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Covering the Local Church



the Archdiocese of Santa Fe’s Catholic center is located in Albuquerque, N.M.;

the chancery office of the Diocese of Baker, Ore., is located in Bend.

The way diocesan offices are structured varies widely from one diocese to

the next. But there are some offices every diocese must have by church law,

such that vicar general, chancellor, finance office and a tribunal; and there

are some offices that virtually every diocese needs as a practical matter, such

as offices for Catholic schools, religious education or catechetics, Catholic

Charities or social services, and liturgy or worship.


The bishop who heads a diocese is called the

diocesan bishop

. He is the chief

legislator, executive and judge in the diocese. He alone can legislate. He can

exercise executive power personally or through vicars general or episcopal

vicars. He can exercise judicial power personally or through a judicial vicar

and judges.

If the diocesan bishop has other bishops assisting him, they are called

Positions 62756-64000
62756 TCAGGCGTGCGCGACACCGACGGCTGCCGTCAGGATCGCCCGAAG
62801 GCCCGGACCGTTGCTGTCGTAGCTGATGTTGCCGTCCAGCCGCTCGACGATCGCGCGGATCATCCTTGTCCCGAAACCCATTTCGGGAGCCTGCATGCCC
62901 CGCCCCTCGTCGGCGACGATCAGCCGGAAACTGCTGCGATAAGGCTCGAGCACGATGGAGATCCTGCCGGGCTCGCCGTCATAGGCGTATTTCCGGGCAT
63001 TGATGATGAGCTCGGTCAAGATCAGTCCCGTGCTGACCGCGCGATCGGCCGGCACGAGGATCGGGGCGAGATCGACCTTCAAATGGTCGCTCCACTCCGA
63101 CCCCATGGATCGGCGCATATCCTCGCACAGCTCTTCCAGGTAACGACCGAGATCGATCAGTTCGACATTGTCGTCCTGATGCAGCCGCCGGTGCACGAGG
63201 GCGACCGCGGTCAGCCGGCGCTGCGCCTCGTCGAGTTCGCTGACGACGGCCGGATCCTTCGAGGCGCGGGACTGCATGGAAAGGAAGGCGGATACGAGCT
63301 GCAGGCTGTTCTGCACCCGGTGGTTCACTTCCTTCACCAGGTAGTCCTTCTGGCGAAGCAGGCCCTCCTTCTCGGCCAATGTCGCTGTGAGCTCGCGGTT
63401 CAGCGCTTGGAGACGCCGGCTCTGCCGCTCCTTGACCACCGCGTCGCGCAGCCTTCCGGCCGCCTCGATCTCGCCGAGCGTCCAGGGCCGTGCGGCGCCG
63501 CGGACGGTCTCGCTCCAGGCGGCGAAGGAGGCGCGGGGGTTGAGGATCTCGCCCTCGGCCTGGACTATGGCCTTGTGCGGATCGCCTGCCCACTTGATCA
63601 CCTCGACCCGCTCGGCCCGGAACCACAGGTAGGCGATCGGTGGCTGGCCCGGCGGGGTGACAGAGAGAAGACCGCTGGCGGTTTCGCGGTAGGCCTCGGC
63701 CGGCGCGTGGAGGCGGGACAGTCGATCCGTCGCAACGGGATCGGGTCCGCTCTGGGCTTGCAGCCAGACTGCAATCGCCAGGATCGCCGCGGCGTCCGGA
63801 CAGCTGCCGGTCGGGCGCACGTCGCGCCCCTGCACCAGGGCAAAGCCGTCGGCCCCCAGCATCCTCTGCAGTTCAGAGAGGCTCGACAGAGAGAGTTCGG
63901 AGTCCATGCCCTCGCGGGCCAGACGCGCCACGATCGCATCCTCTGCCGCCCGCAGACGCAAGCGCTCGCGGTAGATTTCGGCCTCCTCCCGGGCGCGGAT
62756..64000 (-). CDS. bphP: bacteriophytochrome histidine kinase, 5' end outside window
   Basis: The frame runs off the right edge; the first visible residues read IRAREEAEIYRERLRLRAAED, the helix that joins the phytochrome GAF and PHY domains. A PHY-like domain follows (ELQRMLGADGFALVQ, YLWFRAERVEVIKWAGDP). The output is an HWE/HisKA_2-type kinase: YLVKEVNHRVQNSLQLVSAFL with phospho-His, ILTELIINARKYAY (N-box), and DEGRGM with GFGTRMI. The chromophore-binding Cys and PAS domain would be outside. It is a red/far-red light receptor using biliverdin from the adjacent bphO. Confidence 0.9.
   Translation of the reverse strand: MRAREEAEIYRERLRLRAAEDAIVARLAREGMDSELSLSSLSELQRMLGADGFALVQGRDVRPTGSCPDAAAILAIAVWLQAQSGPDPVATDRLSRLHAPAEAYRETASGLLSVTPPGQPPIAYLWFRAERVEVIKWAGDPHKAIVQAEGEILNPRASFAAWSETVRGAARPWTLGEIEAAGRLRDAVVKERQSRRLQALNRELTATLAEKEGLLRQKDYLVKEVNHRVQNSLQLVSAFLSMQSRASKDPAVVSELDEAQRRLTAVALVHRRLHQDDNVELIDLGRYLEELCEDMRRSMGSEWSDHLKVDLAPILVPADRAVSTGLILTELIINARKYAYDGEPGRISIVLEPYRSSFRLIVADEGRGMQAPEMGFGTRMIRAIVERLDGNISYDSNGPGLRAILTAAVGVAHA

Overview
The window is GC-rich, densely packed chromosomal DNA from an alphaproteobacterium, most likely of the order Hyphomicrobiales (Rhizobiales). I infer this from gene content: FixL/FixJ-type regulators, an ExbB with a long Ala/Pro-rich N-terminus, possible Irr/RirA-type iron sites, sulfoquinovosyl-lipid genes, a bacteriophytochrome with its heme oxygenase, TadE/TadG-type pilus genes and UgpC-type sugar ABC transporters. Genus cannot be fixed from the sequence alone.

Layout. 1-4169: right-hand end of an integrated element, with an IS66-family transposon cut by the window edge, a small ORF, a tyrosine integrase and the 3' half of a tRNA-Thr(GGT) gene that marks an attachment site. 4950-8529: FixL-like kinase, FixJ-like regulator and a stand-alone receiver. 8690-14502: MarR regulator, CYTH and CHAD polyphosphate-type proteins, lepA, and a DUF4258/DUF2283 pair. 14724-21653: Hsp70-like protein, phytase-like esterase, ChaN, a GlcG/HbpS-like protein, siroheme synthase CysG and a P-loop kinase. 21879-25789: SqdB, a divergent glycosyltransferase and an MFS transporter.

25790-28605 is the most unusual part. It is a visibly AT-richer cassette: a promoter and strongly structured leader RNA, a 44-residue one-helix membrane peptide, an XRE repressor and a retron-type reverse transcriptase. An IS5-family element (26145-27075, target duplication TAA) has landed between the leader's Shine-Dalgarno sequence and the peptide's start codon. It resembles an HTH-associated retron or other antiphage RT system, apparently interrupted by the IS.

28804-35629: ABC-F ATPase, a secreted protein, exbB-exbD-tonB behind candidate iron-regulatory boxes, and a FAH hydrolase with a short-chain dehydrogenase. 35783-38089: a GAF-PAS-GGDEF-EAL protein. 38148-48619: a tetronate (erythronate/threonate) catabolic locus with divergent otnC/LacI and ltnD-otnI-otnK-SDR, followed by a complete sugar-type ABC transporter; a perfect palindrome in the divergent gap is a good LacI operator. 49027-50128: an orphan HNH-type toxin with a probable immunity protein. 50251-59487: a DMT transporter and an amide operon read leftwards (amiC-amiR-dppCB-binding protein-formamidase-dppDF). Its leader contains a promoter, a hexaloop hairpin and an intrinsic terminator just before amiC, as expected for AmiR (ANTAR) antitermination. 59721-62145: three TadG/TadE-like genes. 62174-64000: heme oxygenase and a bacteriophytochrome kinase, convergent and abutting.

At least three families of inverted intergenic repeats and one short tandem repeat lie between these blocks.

auxiliary bishops

. In some circumstances, especially if he has health problems

that limit his ministry or if he is nearing retirement, a diocesan bishop may

ask for a coadjutor. A

coadjutor bishop

has right of succession; that is, upon

the death or retirement of the diocesan bishop, the coadjutor immediately

becomes the new diocesan bishop. Auxiliary bishops do not have the right of


Auxiliary bishops always have the title of bishop—

Auxiliary Bishop John



Bishop Smith

—whether they serve in a diocese or archdiocese. When

a coadjutor is appointed to an archdiocese, however, he has the title of arch-


Coadjutor Archbishop John Smith


Archbishop Smith


Vicar General and Episcopal Vicars

The bishop’s chief administrative aide, the

vicar general

must be a priest or

bishop, ordinarily with a licentiate or doctorate in canon law or theology.

Small dioceses typically have only one, but larger dioceses may have several. A

vicar general has the same ordinary executive powers over the whole diocese

as the diocesan bishop, with the exception of those powers the bishop has

reserved to himself and those reserved to the bishop alone by church law.

Ordinarily the priest or bishop designated as moderator of the curia is also

a vicar general. If there is a coadjutor bishop, church law says he is to be made a

vicar general. If there is an auxiliary bishop, he is to be made a vicar general.